The Rainbow Thief

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The Rainbow Thief
The Rainbow Thief VideoCover.jpeg
Directed by Alejandro Jodorowsky
Written by Berta Domínguez D.
Starring Peter O'Toole
Omar Sharif
Christopher Lee
Music by Jean Musy
Cinematography Ronnie Taylor
Edited by Mauro Bonanni
Distributed by Rink Anstalt
Release dates France:
January 19, 1994
Running time 87 minutes
Country England
Language English

The Rainbow Thief is a 1990 film directed by cult film-maker Alejandro Jodorowsky and written by Berta Domínguez D. It reunites Lawrence of Arabia co-stars Peter O'Toole and Omar Sharif in a fable of friendship. Christopher Lee also plays a cameo.

Synopsis[edit]

Rudolf Von Tannen is an eccentric millionaire who cares for no one but his dalmatians. One night he welcomes his guests - all of them related to him, expecting to cash in his fortune once he passes away - to a dinner party. The dogs are fed caviar and the people are given bones to eat. This sends them away in anger. Then Rudolf's predilect brothel service arrives, the Rainbow Girls, big-breasted women dressed with the colors of the rainbow. After dancing and partying with them, Rudolf has a heart attack that leaves him comatose.

The relatives gather to argue over the will, but since Rudolf is alive but in a coma, nothing can be done. The relatives suspect that Rudolf will leave all of his fortune to his equally eccentric nephew, Meleagre. Meleagre arrives in time to overhear the back-talk, and walks away unnoticed with his dog Chronos.

Five years later, Meleagre and Dima (a petty thief) live together in the sewerline. Chronos has died. Together they wait for Rudolf's demise and the subsequent inheritance. Dima has set to stealing in order to make a living for the two of them, and takes advantage of carnivals and traveling circuses in order to do so. He has frequent run-ins against a bartender (played by English rock musician Ian Dury), whom he owes large amounts of money, as well as several low-life individuals (a midget, a giant, phony blind beggars) and Ambrosia, a large woman whose love he exploits for money.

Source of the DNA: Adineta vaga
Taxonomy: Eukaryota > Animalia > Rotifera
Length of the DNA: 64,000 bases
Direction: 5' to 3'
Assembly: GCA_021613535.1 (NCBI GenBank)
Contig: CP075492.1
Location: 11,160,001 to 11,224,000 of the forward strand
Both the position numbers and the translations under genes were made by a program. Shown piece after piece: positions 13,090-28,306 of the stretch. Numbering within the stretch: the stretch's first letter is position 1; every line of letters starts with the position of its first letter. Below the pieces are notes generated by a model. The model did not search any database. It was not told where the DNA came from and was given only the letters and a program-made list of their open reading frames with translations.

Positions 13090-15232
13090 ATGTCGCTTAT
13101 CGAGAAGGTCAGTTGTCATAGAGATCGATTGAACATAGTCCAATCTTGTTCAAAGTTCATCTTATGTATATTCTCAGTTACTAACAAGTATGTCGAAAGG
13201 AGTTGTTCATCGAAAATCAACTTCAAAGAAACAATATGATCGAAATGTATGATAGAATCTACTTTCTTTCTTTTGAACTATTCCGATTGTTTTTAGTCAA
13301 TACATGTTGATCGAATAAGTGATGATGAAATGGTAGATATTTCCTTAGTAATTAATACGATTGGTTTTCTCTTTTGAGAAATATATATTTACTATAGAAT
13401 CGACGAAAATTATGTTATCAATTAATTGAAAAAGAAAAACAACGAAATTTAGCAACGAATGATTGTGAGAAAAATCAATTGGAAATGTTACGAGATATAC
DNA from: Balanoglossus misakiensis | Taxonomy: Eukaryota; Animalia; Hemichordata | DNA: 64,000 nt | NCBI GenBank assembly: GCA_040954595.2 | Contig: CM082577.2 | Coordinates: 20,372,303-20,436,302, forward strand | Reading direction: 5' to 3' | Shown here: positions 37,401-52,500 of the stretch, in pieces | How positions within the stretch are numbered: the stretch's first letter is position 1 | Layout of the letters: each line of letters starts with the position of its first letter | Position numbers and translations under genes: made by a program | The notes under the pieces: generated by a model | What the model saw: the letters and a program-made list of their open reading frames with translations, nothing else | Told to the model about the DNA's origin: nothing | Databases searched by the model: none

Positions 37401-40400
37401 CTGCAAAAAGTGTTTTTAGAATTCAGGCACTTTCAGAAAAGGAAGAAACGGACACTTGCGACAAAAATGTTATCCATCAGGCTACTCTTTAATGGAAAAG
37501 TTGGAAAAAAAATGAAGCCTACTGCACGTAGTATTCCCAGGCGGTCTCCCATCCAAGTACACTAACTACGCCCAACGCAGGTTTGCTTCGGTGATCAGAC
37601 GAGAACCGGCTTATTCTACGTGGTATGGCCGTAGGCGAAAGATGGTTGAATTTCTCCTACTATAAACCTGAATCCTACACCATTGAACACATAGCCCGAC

One night, as he escapes one of his many persecutors, he reads about Rudolf's demise, and sets out to spend his savings in a dinner with Ambrosia. However, upon close inspection of the newspaper, he finds out that Rudolf has left his entire fortune to the Rainbow Girls (as long as they take care of his dogs). Upset, Dima confronts Meleagre, feeling betrayed by him, although Meleagre argues that the fortune he once promised was not money or gold, but paradise and eternity. Outraged, Dima forsakes him and decides to leave him and the sewers for good by taking a ship to Singapore. Guilty of leaving Meleagre behind, he jumps off the train and hurries back to the sewers, where his friend awaits death with his dog's corpse.

The couple set to find a way out of the flooding sewerlines, but to no good. They eventually reach a ladder leading upwards. Dima manages to climb up to safety. Meleagre happily accepts his fate and hurls himself into a strong current that sweeps him away. Dima climbs up and sits catatonic in the middle of the street for hours, shocked.

In the very end, as Dima walks by the docks, he spots a very much alive Chronos swimming in the water. The dog and the thief reunite and walk happily away by the pier, under a rainbow.

Production notes[edit]

This was Jodorowsky's sixth feature-length film, and his first British film. Filming was carried out in Gdańsk, Poland. He was frequently threatened by the producers not to change anything in the script, effectively restraining further artistic involvement from his behalf. Jodorowsky has since disowned the movie.

It was released in cinemas in London (May 1990), Italy (Il Ladro dell'arcobaleno, 1990), France (Le voleur d'arc-en-ciel, Paris, 1994) and, after, Spain (El ladrón del Arco iris, Cine Doré, Madrid, 2011); but it was never released in American cinemas. This movie, along with his previous Tusk in 1980, mark his most impersonal work, set far apart from his earlier work. It was discussed along with his other films in the documentary La Constellation Jodorowsky (1994).

External links[edit]